Near the base of the descent, the Crossover Trail crosses a wide gravel road, descends a little more, and turns right onto another gravel road, joining the pink-on-white-blazed Five Ponds Loop. The joint Five Ponds Loop/Crossover Trail now crosses a bridge over a stream. In 100 feet, follow the joint Five Ponds Loop/Crossover Trail, which turns left, leaving the carriage road, then switches back and heads south along the hillside.
The trail heads uphill, goes around a switchback, and then continues gently uphill on an attractive footpath, constructed by the Jersey Off-Road Bicycle Association (JORBA). After passing a balanced rock on the left and crossing a woods road, you'll reach the crest of a rise. Here, the Crossover Trail leaves on the left, but you should continue ahead, following the Five Ponds Loop. Just beyond, the Five Ponds Loop joins a woods road that comes in from the right. The road curves to the right, climbing gradually.
Be alert for a right turn, where the Five Ponds Loop leaves the road and climbs more steeply on a footpath. After a short climb, it turns right onto a woods road. Just ahead, there is a viewpoint on the left over Gatun Pond, a good spot to take a break.
Continue ahead on the road, climbing gently, and bear right at a fork. When you reach the next intersection, continue to follow the pink-on-white blazes. A short distance beyond, you’ll reach a four-way intersection, where you turn left, then bear right just ahead and descend to Brushwood Pond, crossing a woods road along the way. At the base of the descent, a short side trail on the right leads to a view of the pond.
The Five Ponds Loop now emerges onto a large field (on weekends, you may notice illegal use of this area by all-terrain vehicles). Continue across the field. Towards the northern end of the field, you'll notice a pink-on-white blaze on a tree to the right. Turn right and continue along a woods road. To avoid a flooded section of the road, the Five Ponds Loop bears right onto a footpath, then joins another road. After crossing between two small ponds, the road climbs a little.
Just ahead, follow the Five Ponds Loop as it turns right onto a footpath, leaving the road and rejoining the Crossover Trail. The footpath soon ends at a T-intersection with the woods road just south of Weyble Pond. Follow the pink-on-white and white blazes as they turn right, rejoining the road, and follow the road around the southern end of the pond. In a short distance, the Crossover Trail leaves to the right. Just ahead, a rock ledge on the left, below the road, offers a view over Weyble Pond.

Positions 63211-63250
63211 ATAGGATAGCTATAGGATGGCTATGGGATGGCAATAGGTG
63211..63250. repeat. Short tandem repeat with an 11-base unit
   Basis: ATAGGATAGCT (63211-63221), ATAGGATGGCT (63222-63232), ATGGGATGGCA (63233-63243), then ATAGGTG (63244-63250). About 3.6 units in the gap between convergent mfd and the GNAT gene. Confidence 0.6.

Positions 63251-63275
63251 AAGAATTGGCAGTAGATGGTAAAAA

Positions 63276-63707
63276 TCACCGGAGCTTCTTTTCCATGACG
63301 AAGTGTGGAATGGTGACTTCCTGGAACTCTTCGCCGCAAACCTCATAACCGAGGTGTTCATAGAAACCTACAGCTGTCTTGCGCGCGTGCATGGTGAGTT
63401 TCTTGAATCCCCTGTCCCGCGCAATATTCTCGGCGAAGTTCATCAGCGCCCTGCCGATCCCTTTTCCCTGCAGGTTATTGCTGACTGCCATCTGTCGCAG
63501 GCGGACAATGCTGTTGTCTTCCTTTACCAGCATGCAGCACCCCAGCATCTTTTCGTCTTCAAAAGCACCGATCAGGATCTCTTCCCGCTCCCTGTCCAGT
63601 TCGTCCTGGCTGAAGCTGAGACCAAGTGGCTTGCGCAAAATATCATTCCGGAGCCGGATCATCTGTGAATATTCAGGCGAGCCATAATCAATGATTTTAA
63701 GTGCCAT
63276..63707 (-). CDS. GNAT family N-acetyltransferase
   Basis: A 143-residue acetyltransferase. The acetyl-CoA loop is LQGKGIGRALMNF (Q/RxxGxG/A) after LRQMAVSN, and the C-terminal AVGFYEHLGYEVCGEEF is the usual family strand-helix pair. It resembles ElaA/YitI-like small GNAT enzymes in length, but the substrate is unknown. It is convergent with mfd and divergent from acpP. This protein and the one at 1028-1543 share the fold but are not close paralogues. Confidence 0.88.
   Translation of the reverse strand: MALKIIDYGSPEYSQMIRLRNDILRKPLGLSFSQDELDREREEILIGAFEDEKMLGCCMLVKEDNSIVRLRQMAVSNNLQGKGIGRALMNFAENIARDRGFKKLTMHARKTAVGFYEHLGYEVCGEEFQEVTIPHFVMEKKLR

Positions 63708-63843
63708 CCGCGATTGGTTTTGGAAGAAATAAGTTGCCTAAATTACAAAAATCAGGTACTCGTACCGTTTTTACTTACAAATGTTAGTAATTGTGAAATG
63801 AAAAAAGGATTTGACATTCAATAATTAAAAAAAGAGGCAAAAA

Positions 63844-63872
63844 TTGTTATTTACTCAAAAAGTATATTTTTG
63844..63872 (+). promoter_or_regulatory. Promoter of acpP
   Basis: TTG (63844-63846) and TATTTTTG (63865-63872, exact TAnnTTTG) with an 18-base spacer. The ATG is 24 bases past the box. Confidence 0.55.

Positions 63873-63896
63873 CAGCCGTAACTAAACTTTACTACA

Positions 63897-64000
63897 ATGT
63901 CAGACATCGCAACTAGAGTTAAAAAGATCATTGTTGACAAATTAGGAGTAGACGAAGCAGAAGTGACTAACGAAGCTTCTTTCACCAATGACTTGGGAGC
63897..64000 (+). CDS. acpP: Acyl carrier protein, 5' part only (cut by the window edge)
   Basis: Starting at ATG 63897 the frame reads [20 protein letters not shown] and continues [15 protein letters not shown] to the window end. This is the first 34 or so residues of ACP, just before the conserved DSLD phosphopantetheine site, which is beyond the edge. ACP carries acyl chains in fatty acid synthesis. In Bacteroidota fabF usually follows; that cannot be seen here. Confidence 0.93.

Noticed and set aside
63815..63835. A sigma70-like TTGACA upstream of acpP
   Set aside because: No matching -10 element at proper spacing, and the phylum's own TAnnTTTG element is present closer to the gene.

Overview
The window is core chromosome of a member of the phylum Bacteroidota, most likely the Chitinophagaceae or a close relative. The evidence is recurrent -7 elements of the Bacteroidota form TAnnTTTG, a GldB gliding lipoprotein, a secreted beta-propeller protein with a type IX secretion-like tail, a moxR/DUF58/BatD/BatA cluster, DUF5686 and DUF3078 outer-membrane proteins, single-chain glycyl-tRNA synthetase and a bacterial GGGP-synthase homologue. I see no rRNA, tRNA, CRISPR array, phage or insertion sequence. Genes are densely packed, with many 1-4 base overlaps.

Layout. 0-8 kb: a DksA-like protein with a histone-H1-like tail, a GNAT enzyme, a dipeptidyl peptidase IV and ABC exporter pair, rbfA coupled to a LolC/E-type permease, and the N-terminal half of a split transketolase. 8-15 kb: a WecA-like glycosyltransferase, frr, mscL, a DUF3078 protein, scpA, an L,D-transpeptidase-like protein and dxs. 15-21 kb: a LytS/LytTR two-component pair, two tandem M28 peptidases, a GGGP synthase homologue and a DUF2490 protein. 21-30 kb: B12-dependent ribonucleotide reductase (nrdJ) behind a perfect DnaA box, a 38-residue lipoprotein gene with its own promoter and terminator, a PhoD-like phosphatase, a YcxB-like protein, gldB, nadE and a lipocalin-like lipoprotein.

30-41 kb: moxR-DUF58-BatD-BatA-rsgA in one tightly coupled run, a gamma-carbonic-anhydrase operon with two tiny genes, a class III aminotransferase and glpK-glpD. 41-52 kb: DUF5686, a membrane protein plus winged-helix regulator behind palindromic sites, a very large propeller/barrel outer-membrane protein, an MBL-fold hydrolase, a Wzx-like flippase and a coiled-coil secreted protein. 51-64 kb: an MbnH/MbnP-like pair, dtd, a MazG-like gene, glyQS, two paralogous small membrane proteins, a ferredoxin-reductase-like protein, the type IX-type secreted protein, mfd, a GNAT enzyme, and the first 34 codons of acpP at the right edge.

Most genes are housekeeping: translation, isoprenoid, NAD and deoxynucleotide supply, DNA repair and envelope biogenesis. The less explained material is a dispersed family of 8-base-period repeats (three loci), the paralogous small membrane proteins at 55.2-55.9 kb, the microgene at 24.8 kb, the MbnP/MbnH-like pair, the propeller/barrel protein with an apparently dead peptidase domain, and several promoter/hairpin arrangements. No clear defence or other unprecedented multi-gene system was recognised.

Continue to follow the Five Ponds Loop as it heads north on the woods road. The trail turns left at the next intersection, then bears right at the following intersection. About half a mile from Weyble Pond, the Five Ponds Loop turns left, leaving the woods road, and heads downhill.
At the base of the descent, the Five Ponds Loop crosses a woods road, turns right, then immediately rejoins the woods road. It now passes between the two Glasmere Ponds, with good views over the northern pond.
Just beyond, you’ll reach a T-intersection. Here, the Five Ponds Loop turns left, but you should turn right, now once again following the mountain bike trail. The carriage road that you are following soon goes by the ruins of a frame building on the left and passes between two stone pillars, with abandoned stone buildings (originally, the gate houses for the estate) on each side of the trail. Just beyond, bear left at the fork.
A short distance ahead, at the top of a rise, the mountain bike trail leaves the road (a brown wand is visible about 25 feet into the woods). Turn left and follow this “single-track” mountain bike trail, which will take you back to Shepherd Lake. Although not marked (except with occasional brown wands at intersections), the trail is well-defined and easy to follow. It climbs on switchbacks to cross the gas pipeline and the Ringwood-Ramapo Trail, then continues to climb a little more. After reaching a high point, it descends gradually, crosses a woods road, and once again approaches the gas pipeline (although it does not cross it). The mountain bike trail then heads north to end at the Ringwood-Ramapo Trail along the shore of Shepherd Lake. Turn left and follow the Ringwood-Ramapo Trail back to the parking area at the southwest corner of the lake, where the hike began.